‘SUCH A DIFFERENCE IN PRICE POINT’
Price was also top of mind for Vanessa Gore, first-year MBA student at the University of Edinburgh in Scotland. “When I started to look at schools overseas, seeing such a difference in price point made me realize that I could actually afford to do this,” she says.
Prior to beginning her MBA, she says she felt that she was getting “stagnant” in her career. “It was too early in my career to feel this way,” she says. “I knew I was going to do an MBA, it was just a matter of when.”
Originally from Grand Rapids, Michigan, Gore researched MBAs in her home state before looking at international options. Upon realizing the astronomical prices of American MBAs, she packed her bags, sold her belongings, and moved across the world to Edinburgh for a considerably cheaper, hybrid-style MBA. This model has her in class two to four hours everyday, with the rest of the content delivered online.
In total, Edinburgh’s one-year, full-time MBA cost her £35,000. But with the shorter completion time, she’ll only have to put her career on pause for a year rather than two. Plus, getting a scholarship made it even more financially feasible.
A DIVERSE CLASSROOM — IN-PERSON AND ONLINE
Another factor that drew both Dhasani-Bhaktavatsalam and Gore to UK MBAs was the desire for a diverse classroom. “There are so many quality business schools in the U.S.,” says Healy. “But the classrooms are generally very U.S.-dominated. When the program is online, you’ll get a more internationally diverse candidate pool, which makes for more diverse conversations.”
Dhasani-Bhaktavatsalam aspired to make global connections. For him, it was important that he find a program that would help him build his professional network. In his cohort of 30 people, each person is from a different country. “That’s the best part about this MBA,” he says. “Students are from Canada, the UK, Africa, China, and some have become my good friends.”
Through building an international network, he’s looking forward to leveraging unique opportunities to collaborate with the people he meets. “I have classmates who are CFOs. You never know, down the line we could all start our own company together,” he says, excitedly.
But online MBAs aren’t the only places where diversity thrives; in Gore’s hybrid program, her class is made up of 59 students from 21 different nationalities. Only one person is from Scotland; the rest are international students, including five Americans. “It’s amazing to get to know each other and learn everyone’s reasons for coming here,” she says. “It offers a great shift in your personal perspective as well as in your professional perspective.”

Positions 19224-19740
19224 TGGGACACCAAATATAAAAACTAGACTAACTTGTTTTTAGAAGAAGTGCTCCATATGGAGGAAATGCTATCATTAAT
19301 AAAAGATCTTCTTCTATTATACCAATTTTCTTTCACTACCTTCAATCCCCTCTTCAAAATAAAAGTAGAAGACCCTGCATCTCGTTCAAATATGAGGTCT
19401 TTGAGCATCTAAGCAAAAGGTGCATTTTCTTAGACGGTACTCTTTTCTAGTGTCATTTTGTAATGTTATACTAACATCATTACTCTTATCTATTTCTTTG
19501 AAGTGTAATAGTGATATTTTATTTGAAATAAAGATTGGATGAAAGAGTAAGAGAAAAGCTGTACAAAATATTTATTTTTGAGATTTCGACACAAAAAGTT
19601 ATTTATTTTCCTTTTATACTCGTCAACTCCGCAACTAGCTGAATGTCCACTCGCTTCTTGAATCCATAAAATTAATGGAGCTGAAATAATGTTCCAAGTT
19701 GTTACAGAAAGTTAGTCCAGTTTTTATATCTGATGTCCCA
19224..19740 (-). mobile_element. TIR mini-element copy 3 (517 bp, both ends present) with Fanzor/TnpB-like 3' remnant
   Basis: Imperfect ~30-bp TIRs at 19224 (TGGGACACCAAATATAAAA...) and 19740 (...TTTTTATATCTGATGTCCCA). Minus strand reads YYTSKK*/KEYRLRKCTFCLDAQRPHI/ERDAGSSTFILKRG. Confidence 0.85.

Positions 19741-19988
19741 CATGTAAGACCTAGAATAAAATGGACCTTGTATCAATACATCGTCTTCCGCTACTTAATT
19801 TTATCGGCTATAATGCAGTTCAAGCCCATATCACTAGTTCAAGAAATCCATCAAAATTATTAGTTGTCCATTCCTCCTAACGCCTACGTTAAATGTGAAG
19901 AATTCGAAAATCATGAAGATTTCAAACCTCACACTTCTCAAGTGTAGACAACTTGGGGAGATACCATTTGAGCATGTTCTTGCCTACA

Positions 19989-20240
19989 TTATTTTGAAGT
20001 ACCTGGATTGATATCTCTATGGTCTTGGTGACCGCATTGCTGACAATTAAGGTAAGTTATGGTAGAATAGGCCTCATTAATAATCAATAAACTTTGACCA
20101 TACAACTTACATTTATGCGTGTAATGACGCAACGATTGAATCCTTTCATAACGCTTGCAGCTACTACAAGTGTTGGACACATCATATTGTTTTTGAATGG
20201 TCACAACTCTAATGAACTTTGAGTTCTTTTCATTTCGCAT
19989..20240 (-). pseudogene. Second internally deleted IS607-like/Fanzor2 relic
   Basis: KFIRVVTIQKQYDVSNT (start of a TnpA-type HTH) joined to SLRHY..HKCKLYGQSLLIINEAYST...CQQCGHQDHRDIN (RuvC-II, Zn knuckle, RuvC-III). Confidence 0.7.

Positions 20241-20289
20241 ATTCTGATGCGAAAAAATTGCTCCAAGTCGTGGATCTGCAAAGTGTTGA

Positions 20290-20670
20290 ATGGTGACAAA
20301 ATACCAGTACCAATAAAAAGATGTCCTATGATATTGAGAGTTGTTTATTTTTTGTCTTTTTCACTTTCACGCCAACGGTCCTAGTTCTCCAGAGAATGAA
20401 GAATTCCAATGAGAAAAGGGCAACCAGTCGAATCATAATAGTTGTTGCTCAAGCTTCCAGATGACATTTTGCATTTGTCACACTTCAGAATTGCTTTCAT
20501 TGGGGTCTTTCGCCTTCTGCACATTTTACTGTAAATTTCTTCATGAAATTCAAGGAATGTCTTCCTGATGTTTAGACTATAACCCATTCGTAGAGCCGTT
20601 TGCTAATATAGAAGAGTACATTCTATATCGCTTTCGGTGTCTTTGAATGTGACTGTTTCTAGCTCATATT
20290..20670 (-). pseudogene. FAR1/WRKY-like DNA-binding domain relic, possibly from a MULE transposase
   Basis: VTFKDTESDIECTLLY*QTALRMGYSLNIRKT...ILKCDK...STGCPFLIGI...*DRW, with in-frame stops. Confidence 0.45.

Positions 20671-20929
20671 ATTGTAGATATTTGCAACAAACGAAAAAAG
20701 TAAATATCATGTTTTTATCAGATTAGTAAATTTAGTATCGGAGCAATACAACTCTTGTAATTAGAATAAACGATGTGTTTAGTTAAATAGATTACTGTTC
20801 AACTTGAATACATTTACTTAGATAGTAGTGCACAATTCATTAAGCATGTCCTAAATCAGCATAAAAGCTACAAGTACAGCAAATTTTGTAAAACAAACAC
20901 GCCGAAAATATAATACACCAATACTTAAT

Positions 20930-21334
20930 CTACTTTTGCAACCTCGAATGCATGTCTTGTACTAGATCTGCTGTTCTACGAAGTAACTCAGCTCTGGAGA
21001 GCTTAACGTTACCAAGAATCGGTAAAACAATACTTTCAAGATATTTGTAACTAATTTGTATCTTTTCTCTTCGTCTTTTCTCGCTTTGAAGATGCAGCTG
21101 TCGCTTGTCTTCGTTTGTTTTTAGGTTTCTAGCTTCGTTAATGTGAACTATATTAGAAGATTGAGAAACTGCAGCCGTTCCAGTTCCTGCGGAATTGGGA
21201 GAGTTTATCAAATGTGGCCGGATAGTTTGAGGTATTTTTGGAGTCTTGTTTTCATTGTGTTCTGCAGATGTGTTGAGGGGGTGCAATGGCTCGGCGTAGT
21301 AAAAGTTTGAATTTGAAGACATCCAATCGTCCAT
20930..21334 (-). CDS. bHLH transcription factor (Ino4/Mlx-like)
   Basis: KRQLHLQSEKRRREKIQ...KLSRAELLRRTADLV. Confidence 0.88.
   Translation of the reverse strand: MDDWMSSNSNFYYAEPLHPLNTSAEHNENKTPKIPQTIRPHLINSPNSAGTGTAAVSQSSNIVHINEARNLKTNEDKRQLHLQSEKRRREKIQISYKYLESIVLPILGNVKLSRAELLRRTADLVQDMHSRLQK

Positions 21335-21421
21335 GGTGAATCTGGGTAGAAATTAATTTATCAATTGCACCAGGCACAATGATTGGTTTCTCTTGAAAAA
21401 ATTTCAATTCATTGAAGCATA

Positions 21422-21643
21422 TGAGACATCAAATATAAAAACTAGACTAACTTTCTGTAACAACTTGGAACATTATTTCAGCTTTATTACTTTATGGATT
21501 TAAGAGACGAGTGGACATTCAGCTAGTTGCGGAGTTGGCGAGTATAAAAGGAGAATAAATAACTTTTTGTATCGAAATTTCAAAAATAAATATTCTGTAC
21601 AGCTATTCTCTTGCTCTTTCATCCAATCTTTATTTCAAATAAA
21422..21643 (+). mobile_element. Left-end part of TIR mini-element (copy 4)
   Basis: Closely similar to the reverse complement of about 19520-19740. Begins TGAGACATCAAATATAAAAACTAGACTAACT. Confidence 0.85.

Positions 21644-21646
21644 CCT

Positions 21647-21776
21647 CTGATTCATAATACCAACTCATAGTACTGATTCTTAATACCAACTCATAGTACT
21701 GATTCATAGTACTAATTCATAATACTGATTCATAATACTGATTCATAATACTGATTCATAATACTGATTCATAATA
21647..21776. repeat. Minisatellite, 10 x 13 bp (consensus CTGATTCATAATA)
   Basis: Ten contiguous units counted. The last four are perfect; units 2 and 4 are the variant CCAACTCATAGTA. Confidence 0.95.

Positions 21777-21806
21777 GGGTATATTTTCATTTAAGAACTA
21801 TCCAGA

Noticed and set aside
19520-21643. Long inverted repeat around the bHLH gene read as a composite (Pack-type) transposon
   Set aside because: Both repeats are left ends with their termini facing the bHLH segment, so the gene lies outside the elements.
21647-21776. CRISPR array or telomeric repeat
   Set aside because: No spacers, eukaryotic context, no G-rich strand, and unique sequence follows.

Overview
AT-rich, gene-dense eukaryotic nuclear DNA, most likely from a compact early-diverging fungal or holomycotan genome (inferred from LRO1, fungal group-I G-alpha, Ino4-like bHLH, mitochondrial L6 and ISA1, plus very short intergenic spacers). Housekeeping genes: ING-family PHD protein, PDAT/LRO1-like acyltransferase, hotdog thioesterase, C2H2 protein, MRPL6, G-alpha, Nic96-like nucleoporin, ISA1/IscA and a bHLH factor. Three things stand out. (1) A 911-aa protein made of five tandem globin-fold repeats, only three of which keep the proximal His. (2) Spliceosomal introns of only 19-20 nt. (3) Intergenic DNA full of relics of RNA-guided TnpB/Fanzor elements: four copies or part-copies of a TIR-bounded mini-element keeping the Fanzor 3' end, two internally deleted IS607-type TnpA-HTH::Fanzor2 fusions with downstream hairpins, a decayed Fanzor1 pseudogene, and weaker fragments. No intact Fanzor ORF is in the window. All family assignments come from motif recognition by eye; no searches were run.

Wendy Loretto, dean of the University of Edinburgh Business School, says diversity is the number-one thing past students have praised about the school’s MBA.
“Perhaps more than any other aspect of the MBA, they praise the international diversity of the cohort and the ways in which they learn from each other,” she explains. “When you have more diversity in the classroom, you’re enriching what it means to be an MBA student.”
‘YOU’RE GOING TO GROW SIGNIFICANTLY AS A HUMAN BEING AS WELL AS A PROFESSIONAL’
Post-MBA, Dhasani-Bhaktavatsalam’s long term aspiration is to be an entrepreneur and start his own, multinational company. Because of this, he’s on a mission to learn more about global operation and strategic management. “These concepts are going to help me go to the next level in my professional career,” he says.
When he graduates, he’s open to getting a job in the UK job market. “I’ve been living in the US for over ten years,” he explains. “In the future, if I get a better opportunity somewhere in the UK, I’m open to moving there.”
Gore plans on staying in the UK one she graduates in 2023. Since the UK has recently introduced a post-study graduate visa, American students can get up to two years following their studies to live and work there.
She advises that anyone considering getting their in-person MBA at a UK school to “just go for it.”
“It sounds extreme when you tell someone you just sold your entire life to move to another country,” says Gore. “But I think if you’re looking for an opportunity to move abroad, school is a great avenue to do so. If you do something like this, you’re going to grow significantly as a human being as well as a professional.”